The European Single Electronic Format (ESEF) – What You Should Know

From 1 January 2020, issuers with listed securities in EU regulated markets will be required to prepare annual financial reports (AFRs) in line with the European Single Electronic Format (ESEF). These changes will impact thousands of companies across the EU and have the potential to change the reporting landscape in Europe.

What’s required under the ESEF?

In December 2017, the European Securities and Markets Authority (ESMA) released its final draft Regulatory Technical Standard (RTS) with respect to the ESEF, which outlines the framework for how issuers should prepare their AFRs in an electronic reporting format.

According to the RTS, all AFRs should be prepared in XHTML, which is a stricter version of HTML, which is used to create web pages.

The RTS also specifies that an AFR that contains IFRS-consolidated financial statements should be labelled with XBRL tags, which can then be embedded in the XHTML file using Inline XBRL (iXBRL). It’s worth noting that the ESMA will use the ESEF taxonomy, which will essentially be an extension of the IFRS taxonomy issued by the IFRS Foundation.

When do these changes need to be adopted?

Issuers within scope of the ESEF will have to apply the new electronic reporting format when it comes to any AFRs with financial statements that start on or after 1 January 2020.

For the first two years that the ESEF will be in effect (that is, until 2022), only the primary financial statements must be marked up with XBRL tags. From 2022 onwards, detailed XBRL tagging will be required for the entire set of consolidated financial statements, meaning that the notes will have to be block tagged.

How the ESEF can improve reporting

In many ways, there are a lot of positives that the ESEF can bring to the reporting landscape in the EU. For instance, financial statements should become easier to compare as a result of the new electronic reporting format, which will provide greater investor protection.

Additionally, the ESEF should allow investors and other users of financial statements a chance to compare financial information between companies, even where those financial statements have been prepared in different languages, thanks to the use of XBRL taxonomies.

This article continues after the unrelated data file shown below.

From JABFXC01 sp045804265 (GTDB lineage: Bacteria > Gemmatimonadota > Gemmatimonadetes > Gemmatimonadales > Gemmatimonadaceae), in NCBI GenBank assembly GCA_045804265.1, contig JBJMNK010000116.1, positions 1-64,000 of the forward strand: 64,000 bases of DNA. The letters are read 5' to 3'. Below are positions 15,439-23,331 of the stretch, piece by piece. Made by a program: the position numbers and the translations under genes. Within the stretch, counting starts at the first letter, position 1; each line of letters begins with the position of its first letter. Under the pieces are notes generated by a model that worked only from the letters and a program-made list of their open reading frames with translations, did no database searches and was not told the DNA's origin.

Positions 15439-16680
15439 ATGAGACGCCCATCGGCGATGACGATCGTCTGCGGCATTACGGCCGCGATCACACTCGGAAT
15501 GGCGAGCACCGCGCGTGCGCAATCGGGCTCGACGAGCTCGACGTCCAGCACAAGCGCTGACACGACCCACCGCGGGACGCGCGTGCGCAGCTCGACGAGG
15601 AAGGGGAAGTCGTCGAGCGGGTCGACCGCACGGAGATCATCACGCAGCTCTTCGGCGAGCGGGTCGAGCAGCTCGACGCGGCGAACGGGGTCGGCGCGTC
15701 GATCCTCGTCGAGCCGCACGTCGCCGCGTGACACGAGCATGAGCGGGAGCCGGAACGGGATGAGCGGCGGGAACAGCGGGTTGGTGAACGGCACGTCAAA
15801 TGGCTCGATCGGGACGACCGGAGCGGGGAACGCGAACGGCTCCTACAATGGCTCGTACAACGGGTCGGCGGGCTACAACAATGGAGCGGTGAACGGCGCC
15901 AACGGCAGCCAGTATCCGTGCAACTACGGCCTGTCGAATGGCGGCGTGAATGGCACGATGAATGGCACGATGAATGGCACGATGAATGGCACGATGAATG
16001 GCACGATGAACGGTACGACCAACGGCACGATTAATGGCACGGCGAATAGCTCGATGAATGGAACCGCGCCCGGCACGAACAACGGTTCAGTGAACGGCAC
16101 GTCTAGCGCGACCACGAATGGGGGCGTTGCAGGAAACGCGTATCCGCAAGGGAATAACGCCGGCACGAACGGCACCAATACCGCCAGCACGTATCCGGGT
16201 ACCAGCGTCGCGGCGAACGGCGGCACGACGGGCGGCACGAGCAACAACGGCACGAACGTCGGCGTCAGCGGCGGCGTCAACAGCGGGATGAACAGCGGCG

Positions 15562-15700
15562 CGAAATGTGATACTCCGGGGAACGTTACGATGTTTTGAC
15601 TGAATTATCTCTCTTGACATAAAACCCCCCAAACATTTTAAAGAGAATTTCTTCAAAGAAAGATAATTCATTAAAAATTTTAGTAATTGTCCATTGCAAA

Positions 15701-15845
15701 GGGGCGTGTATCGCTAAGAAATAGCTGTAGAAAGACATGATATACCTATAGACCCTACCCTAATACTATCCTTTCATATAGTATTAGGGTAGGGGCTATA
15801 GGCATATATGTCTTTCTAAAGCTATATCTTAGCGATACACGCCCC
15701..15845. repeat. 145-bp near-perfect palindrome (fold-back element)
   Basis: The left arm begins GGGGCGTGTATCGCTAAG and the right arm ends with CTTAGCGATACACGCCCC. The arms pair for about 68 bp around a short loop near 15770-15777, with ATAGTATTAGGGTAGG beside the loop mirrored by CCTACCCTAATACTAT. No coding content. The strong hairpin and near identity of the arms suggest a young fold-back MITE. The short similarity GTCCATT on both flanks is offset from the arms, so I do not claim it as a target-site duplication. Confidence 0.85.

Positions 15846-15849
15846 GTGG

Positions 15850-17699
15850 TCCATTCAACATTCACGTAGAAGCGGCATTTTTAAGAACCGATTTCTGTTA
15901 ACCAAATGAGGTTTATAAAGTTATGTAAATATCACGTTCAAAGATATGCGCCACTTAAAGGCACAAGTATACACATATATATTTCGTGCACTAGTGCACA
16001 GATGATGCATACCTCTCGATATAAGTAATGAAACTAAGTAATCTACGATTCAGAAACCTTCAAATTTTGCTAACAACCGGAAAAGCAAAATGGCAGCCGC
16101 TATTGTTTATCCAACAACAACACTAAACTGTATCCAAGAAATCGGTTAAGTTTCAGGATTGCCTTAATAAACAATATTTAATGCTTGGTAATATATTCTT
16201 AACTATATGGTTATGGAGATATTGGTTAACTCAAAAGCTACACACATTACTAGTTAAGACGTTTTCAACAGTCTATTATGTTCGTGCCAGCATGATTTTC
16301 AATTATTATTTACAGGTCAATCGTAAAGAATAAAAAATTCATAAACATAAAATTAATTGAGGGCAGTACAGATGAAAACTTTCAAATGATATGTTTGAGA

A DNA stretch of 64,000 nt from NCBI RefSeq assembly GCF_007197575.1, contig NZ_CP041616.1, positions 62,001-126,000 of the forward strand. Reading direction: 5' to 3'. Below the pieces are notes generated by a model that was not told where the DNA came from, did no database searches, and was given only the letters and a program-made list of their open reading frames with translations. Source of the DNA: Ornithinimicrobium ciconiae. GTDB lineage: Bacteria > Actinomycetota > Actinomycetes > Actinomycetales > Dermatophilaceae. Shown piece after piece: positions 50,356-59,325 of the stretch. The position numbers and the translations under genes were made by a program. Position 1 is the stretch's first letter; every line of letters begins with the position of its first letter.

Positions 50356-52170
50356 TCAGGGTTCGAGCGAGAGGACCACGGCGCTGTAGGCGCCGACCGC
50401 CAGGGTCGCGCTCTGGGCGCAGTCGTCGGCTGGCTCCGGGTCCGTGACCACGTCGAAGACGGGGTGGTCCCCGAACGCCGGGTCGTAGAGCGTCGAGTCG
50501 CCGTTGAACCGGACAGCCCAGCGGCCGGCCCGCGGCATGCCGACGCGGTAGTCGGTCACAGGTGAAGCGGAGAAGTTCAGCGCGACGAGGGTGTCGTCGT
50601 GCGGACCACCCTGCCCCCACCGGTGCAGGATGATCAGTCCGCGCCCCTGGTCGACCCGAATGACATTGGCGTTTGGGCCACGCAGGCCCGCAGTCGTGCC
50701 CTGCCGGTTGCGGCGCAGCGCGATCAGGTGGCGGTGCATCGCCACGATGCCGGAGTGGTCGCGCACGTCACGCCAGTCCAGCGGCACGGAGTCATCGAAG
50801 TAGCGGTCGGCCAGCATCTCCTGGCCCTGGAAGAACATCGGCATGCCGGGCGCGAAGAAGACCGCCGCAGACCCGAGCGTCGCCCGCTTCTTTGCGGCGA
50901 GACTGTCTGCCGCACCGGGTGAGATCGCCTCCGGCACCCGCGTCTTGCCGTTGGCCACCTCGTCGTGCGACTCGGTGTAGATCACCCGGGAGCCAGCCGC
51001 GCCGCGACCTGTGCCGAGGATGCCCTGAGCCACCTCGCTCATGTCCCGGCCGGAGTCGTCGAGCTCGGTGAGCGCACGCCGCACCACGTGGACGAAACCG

Preparing for the transition

While the ESEF clearly has its advantages, the fact is that companies that are affected by it will need time to review their reporting processes and decide how best to adapt. This is particularly the case in the UK, where it is not yet fully clear how the ESEF will apply given ongoing Brexit negotiations.

What’s more, even if the ESEF, or an equivalent, is applied in the UK, there is still the question of how to conform to its reporting requirements. In the UK, companies are required to file their accounts and tax returns in iXBRL to HMRC, using a taxonomy different than the proposed ESEF taxonomy.

As such, it seems that a company’s accounts would have to be prepared using two different taxonomies as the regulations currently stand – one to submit accounts with Companies House and HMRC, and the other to file under ESEF. As such, it may take time to get such reporting systems in place, and companies would do well to take the time now to ensure that they will be able to comply with the ESEF taxonomy when it is required.

It may be worthwhile reading the RTS in full in the first instance to see whether your company could be impacted by the upcoming changes. If you have any questions about your future reporting obligations, reach out to us for advice. We’d be happy to help.

If you’re an organisation looking for a partnership with a vendor to fulfil obligations for clients of your own, get in touch with us for more information on what DataTracks can do for you; write to us at

With over thirteen years of experience working with companies across the world to provide affordable, high-quality, and efficient reporting solutions, DataTracks is an official member and contributor in a working group organised by XBRL Europe for ESEF. We work with the most important regulators in the world, helping organisations file with authorities including ESMA, EBA, EIOPA, and more in the EU, HMRC in the UK, and the SEC in the US. For more details on how our reporting services can benefit your business, write to us today.

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